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Hawai’i Symphony Orchestra Opening Reception http://www.hiluxury.com/hawaii-symphony-orchestra-opening-reception/ http://www.hiluxury.com/hawaii-symphony-orchestra-opening-reception/#comments Mon, 01 Dec 2014 10:08:09 +0000 http://www.hiluxury.com/?p=16443 Return to A Midsummer Night's Dream.]]> Sparkling vines and sounds of Hawai’i Symphony Orchestra’s 2014-2015 Season filled HSO’s elegant afternoon reception, Return to A Midsummer Night’s Dream. The September affair attracted guests to the President’s private vacation home in Kailua, where Chef Mavro offered up his signature lilikoi malasadas, to commemorate the imminent season. Mavro’s specially created champagne cocktail honored HSO’s golden anniversary of performances at the Neal S. Blaisdell Concert Hall, 1964 to 2014.

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Na Mea Makamae o Waikiki http://www.hiluxury.com/na-mea-makamae-o-waikiki/ http://www.hiluxury.com/na-mea-makamae-o-waikiki/#comments Mon, 01 Dec 2014 10:07:54 +0000 http://www.hiluxury.com/?p=16356 Na Mea Makamae o Waikiki – Honoring the Treasures of Waikiki.]]> Waikiki was abuzz for Na Mea Makamae o Waikiki – Honoring the Treasures of Waikiki. Waikiki Community Center’s 2014 fundraising gala, held in the golden-chandeliered Coral Ballroom at Hilton Hawaiian Village, lured both young and old in the name of charitable entertainment. To accompany dinner, designer handbags and luxury travel destinations, international and domestic, were up for bid, among other gift items. Gala funds support Waikiki Community Center; founded in 1978, the center is regarded for its multigenerational social programs targeting the Waikiki vicinity.

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Deck the Halls http://www.hiluxury.com/deck-halls-2/ http://www.hiluxury.com/deck-halls-2/#comments Mon, 01 Dec 2014 10:07:50 +0000 http://www.hiluxury.com/?p=16069 deck_20141201_01

Clockwise from top: JO MALONE scented bauble $45 from jomalone.com; CABOCHE PICCOLA table lamp designed by Patricia Urquiola for Foscarini $1,159 from INSPIRATION; CRISTEL Casteline Tech premium cookware starting at $119.99 from bloomingdales.com; MARTIN & MACARTHUR solid koa with mahogany/maple stripes surfboard serving boards $119; STRESSLESS CITY recliner in clementine $2,895 from HOMEWORLD; HERMÈS porcelain tea pot $520; CARTIER clock in black obsidian $12,000; HERMÈS table lamp $9,750.

All photos courtesy of brands, unless otherwise noted

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Go Gourmet http://www.hiluxury.com/go-gourmet/ http://www.hiluxury.com/go-gourmet/#comments Mon, 01 Dec 2014 10:07:50 +0000 http://www.hiluxury.com/?p=16061 gourmet_20141201_01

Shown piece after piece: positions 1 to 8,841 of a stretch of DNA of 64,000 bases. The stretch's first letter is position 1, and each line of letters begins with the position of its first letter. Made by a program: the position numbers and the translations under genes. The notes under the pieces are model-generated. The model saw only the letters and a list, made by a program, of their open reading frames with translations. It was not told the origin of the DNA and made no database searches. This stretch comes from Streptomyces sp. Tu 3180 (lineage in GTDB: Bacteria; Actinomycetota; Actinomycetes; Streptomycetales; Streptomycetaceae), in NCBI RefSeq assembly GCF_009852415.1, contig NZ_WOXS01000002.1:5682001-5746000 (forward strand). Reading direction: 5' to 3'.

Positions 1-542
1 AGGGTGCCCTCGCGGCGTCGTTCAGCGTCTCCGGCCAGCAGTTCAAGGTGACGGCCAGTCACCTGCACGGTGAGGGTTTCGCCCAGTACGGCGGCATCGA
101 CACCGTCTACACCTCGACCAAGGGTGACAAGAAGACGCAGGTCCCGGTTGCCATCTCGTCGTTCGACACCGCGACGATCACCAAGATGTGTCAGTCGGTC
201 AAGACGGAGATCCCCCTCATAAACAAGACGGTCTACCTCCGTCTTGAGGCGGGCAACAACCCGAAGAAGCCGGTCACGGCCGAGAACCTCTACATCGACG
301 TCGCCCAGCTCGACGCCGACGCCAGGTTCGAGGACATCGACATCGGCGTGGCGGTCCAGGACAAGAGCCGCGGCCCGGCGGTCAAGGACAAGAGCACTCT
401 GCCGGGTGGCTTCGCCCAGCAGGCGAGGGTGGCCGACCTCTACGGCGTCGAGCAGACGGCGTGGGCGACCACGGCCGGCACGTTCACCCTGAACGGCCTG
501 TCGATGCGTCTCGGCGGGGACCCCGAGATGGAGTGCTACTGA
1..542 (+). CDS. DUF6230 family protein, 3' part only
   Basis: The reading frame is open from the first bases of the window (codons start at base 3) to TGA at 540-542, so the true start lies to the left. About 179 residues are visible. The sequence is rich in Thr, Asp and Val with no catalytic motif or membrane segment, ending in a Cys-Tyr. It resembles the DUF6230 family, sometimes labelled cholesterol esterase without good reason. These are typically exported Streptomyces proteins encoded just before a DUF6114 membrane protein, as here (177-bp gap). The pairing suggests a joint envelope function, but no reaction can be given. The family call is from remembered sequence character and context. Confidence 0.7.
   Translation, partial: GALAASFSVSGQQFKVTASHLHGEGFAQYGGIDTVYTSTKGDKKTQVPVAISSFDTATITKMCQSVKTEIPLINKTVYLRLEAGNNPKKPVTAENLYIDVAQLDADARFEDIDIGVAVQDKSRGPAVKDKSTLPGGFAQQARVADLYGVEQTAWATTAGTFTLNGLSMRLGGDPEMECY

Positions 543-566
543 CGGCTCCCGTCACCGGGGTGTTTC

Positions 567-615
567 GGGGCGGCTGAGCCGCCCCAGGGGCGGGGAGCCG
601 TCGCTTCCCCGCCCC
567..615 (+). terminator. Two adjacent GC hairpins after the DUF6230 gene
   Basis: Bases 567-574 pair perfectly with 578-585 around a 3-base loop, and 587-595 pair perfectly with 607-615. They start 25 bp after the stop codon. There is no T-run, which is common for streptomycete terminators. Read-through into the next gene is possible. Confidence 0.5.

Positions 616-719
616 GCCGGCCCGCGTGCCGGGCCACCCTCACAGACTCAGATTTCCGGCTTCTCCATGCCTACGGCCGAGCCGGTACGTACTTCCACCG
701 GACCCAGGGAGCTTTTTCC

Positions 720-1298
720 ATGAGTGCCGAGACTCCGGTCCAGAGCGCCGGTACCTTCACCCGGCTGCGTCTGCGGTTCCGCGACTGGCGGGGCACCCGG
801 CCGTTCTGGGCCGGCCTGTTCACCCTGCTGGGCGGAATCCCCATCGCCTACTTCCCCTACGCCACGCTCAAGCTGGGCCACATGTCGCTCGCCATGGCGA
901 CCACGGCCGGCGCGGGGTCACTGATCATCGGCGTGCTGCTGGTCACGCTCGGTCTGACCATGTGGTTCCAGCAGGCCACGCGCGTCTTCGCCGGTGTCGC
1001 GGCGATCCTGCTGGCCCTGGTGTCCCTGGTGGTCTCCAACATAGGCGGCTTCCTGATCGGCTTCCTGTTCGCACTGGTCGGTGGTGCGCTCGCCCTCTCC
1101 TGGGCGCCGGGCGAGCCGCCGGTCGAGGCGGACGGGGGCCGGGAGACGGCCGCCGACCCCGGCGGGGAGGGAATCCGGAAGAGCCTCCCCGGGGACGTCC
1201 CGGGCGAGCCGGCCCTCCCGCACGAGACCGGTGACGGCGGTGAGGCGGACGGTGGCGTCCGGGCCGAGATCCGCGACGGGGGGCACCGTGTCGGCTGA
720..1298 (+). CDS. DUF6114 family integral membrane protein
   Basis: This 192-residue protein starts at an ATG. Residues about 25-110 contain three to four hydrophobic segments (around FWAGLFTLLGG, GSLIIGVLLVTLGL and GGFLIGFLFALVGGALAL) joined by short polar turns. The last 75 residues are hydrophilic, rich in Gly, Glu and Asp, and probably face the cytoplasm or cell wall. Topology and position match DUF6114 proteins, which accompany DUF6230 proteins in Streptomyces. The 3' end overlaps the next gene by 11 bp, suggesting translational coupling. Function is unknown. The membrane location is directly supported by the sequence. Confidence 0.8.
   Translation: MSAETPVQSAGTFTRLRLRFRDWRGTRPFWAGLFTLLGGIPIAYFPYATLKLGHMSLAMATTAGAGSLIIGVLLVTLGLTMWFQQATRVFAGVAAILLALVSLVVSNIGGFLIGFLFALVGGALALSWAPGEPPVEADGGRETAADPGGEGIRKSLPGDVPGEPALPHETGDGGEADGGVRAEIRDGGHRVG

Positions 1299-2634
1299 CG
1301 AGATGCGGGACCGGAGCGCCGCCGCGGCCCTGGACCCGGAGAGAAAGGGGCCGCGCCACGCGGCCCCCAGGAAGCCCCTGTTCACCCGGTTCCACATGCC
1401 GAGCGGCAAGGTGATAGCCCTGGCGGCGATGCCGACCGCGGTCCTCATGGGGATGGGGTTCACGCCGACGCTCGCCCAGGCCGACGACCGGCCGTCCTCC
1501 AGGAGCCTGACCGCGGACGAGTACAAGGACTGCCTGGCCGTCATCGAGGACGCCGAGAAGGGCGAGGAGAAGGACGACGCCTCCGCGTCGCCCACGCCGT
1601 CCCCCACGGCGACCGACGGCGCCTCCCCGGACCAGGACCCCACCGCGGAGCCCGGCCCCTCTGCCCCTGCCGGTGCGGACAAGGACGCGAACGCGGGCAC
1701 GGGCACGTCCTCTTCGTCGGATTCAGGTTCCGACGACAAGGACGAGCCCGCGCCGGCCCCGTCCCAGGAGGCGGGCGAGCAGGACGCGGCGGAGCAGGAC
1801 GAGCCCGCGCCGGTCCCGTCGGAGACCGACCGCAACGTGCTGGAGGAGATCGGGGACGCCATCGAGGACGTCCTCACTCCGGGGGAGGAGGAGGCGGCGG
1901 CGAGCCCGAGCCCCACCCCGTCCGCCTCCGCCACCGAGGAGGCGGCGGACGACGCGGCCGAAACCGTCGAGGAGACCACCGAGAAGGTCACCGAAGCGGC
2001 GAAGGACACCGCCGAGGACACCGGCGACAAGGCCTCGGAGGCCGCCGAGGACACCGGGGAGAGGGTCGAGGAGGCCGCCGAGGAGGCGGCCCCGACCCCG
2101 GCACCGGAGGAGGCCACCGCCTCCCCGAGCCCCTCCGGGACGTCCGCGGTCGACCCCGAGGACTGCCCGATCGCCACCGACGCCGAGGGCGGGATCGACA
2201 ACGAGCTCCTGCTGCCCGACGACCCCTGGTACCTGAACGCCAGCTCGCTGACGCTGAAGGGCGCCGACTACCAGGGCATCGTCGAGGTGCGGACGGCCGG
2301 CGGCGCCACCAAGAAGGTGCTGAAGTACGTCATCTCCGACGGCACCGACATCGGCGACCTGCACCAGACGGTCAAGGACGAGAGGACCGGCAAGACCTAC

Clockwise from top: KAHALA FRESH Salt & Pepper, Curry and Sugarcane Hawaiian Mac Nuts $13 each at RED PINEAPPLE; CORAVIN wine access system $300 from NEIMAN MARCUS; SEA SALTS OF HAWAI’I Sea Salt Sampler Gift Box $23.95 from seasaltsofhawaii.com; CHARBONNEL ET WALKER Pink Marc de Champagne Truffles $26 from NEIMAN MARCUS (photo by Lawrence Tabudlo); personalized mini oak whiskey barrel $99.95 for 5 liters from wineenthusiast.com (photo courtesy Wine Enthusiast); BIG ISLAND CANDIES Mika Macadamia Blossom Honey Gift Box $12.50 from bigislandcandies.com.

All photos courtesy of brands, unless otherwise noted

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Honolulu Theatre for Youth Le Masquerade http://www.hiluxury.com/honolulu-theatre-youth-le-masquerade/ http://www.hiluxury.com/honolulu-theatre-youth-le-masquerade/#comments Mon, 01 Dec 2014 10:07:46 +0000 http://www.hiluxury.com/?p=16398 Glitter and guests veiled in sparkling silver lit up the night at Honolulu Theatre for Youth’s 60th anniversary celebration. Le Masquerade 2014 “Let Our Children Sparkle,” HTY’s signature fundraiser, illuminated Waialae Country Club for a glamorous soirée and show, complimented by a fine meal. HTY’s annual spectacle supports its mission to awaken children’s imagination through the arts, and instill healthy relationships in and out of the spotlight.

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Mahalo Dinner Celebrating 10 Years of Joyful Heart Foundation in Hawai’i http://www.hiluxury.com/mahalo-dinner-celebrating-10-years-joyful-heart-foundation-hawaii/ http://www.hiluxury.com/mahalo-dinner-celebrating-10-years-joyful-heart-foundation-hawaii/#comments Mon, 01 Dec 2014 10:07:29 +0000 http://www.hiluxury.com/?p=16506 Much mahalo and merriment was in the air at Joyful Heart Foundation’s 10th anniversary fête. “Law & Order: Special Victims Unit” actress Mariska Hargitay, Joyful Heart’s founder, graced the benefit: a chic picnic dinner held in a private Nu’uanu residence. Guests festooned in modern and vintage Tori Richard attire (the event underwriter) feasted on fare from locavore institution Town, as they toasted to foundation benefactors and Joyful Heart’s mission to educate and empower survivors of sexual assault, child abuse and domestic violence.